[i] Mitchell, H., LaForce, S., Moon, N., Baker, P.M.A., Garcia, A., & Jacobs, B. (2018, May 3). Comments submitted in response to the Public Notice in the Matter of The Accessibility of Communications Technologies for the 2018 Biennial Report Required by the Twenty-First Century Communications and Video Accessibility Act [CG Docket No. 10-213, Consumer and Governmental Affairs Bureau]. Federal Communications Commission: Washington, D.C.

[ii] Federal Communications Commission. (2018). FCC Invites Public Comment in the Preparation of Biennial Report to Congress. Retrieved from https://docs.fcc.gov/public/attachments/DA-18-340A1.pdf

 

Date of Publication: 
Monday, February 4, 2019

Mobile Phone Accessibility Review

The Federal Communications Commission (FCC) has a statutory obligation to evaluate the impact of their regulations that implement the Twenty-First Century Communications and Video Accessibility Act (CVAA). Every two-years the FCC submits a report to Congress on the state of industry compliance with the CVAA. In anticipation of the FCC’s call for stakeholder input to inform their 2018 CVAA Biennial Report, the Wireless RERC conducted a 2017 Mobile Phone Accessibility...

Wireless RERC Seeking Public Input on Leadership Workshop Takeaways

Publication Type: 

In June, the Wireless RERC completed the Summary Report for Using Technology R&D to Effect Policy Change Leadership Workshop.  One of the key goals of the workshop was to provide pragmatic advice on how to engage in the policymaking process. One aspect of engagement includes providing written comments in response to a call for public input. As such, we would like to offer you the opportunity to provide your input on the Small Group Discussions section (pp. 10-13).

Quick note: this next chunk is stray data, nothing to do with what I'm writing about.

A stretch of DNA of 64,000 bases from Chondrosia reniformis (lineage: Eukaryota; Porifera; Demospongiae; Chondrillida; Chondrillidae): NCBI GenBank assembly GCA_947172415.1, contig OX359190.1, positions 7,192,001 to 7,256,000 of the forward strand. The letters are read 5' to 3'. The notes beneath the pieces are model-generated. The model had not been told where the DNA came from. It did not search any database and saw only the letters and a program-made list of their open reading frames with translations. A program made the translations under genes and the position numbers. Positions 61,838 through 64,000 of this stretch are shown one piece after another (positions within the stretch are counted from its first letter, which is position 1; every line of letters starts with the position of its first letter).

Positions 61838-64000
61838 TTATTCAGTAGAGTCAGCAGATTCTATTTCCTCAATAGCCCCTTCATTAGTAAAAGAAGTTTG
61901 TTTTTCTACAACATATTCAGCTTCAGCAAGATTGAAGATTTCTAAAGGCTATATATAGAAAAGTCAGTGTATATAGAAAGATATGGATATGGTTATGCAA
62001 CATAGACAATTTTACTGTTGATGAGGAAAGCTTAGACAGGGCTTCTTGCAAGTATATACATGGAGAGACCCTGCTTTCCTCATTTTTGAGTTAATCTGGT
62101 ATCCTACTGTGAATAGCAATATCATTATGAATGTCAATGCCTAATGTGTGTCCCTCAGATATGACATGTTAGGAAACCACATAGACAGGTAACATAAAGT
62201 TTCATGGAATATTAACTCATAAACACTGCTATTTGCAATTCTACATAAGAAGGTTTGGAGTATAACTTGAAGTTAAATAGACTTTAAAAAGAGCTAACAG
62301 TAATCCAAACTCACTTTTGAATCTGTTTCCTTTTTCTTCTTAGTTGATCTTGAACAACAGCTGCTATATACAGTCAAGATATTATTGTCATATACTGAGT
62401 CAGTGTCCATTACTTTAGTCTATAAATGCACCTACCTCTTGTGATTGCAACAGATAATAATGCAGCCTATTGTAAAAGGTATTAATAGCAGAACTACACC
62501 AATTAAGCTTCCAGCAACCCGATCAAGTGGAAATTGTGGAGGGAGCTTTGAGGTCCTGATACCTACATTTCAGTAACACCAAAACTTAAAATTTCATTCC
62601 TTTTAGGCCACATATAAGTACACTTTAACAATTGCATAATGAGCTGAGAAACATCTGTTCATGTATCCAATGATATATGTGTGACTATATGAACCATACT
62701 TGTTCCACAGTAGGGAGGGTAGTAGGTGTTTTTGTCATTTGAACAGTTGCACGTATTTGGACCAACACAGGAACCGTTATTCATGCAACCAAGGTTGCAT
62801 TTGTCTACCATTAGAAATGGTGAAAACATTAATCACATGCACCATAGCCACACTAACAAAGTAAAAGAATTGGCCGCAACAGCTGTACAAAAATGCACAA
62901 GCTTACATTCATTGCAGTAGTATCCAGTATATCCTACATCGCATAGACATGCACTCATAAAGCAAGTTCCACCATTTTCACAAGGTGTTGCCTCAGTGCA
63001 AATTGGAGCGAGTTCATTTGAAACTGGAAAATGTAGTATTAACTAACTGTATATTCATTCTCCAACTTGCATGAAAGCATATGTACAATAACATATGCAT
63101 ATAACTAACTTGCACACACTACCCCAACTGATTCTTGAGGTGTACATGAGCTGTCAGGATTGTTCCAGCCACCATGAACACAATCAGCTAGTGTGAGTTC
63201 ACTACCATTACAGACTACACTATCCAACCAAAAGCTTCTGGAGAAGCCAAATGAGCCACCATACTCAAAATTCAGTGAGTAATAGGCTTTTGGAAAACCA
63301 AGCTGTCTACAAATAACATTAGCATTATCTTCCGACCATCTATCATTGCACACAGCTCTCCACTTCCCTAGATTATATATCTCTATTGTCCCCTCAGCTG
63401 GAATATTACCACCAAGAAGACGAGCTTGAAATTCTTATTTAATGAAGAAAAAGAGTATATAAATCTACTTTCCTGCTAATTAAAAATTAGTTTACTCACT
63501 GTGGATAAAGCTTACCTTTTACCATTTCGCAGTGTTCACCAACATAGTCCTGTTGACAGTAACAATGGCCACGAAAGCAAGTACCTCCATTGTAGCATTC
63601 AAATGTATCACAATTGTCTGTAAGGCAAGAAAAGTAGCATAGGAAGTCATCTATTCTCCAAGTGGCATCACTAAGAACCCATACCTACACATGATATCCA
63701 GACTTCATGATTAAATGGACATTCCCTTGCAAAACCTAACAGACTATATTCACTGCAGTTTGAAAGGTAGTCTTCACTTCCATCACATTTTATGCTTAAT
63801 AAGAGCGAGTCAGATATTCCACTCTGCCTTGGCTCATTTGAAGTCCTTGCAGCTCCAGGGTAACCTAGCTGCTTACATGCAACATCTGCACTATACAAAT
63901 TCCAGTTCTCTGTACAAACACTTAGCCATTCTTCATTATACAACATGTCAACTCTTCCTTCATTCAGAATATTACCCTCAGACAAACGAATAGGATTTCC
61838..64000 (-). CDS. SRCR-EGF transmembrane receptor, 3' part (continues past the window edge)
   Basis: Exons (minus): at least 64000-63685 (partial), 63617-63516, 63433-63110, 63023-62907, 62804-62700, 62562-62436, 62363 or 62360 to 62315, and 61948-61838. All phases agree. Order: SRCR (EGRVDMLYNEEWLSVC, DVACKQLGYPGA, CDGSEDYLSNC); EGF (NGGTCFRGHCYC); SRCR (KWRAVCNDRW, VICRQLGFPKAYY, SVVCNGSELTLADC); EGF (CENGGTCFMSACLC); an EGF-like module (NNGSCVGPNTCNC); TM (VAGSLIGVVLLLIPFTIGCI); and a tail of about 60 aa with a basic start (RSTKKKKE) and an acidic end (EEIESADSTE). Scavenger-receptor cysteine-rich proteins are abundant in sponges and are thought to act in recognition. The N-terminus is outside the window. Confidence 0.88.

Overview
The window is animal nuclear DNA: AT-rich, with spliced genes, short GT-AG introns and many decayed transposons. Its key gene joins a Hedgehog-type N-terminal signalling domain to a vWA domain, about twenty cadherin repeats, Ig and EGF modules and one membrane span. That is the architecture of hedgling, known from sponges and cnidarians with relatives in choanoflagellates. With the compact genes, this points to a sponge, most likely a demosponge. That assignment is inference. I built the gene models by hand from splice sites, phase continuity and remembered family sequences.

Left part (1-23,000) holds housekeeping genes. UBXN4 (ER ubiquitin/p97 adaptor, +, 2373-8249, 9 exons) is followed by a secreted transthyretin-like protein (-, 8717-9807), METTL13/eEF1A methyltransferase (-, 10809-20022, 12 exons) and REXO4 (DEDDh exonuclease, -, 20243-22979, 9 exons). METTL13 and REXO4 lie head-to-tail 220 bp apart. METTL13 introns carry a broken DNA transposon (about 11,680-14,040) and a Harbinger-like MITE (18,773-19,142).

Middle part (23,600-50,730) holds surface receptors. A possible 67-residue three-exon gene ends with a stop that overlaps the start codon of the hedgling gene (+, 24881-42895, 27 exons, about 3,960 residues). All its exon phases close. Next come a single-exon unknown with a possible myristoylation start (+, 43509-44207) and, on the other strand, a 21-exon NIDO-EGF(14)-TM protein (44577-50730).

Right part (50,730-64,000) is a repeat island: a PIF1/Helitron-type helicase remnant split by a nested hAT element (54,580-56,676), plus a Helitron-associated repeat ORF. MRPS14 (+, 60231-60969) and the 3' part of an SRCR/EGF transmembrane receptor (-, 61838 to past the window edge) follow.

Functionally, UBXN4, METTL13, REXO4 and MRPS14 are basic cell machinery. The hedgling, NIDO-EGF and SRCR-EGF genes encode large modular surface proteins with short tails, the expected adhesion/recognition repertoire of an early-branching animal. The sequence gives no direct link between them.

In the afternoon, the attendees had small group discussions on the following topics:

  1. Data sources at your disposal – organizational data that could provide support for policy recommendations.
  2. Disability access policy priorities - policy domains that should be on the regulatory agenda to improve parity of access by people with disabilities.
  3. Engaging stakeholders- strategies for encouraging people with disabilities and non-governmental organizations to participate in federal rulemakings.

Each group was asked to extract from their discussion three takeaways. From your perspectives as advocates, practitioners, academics, government, or industry stakeholders, we invite you to review the takeaways and submit concurring or opposing arguments. Do you agree with the takeaways that each group produced? Is there a significant issue regarding use of data, disability access policy priorities, or stakeholder engagement that went unaddressed?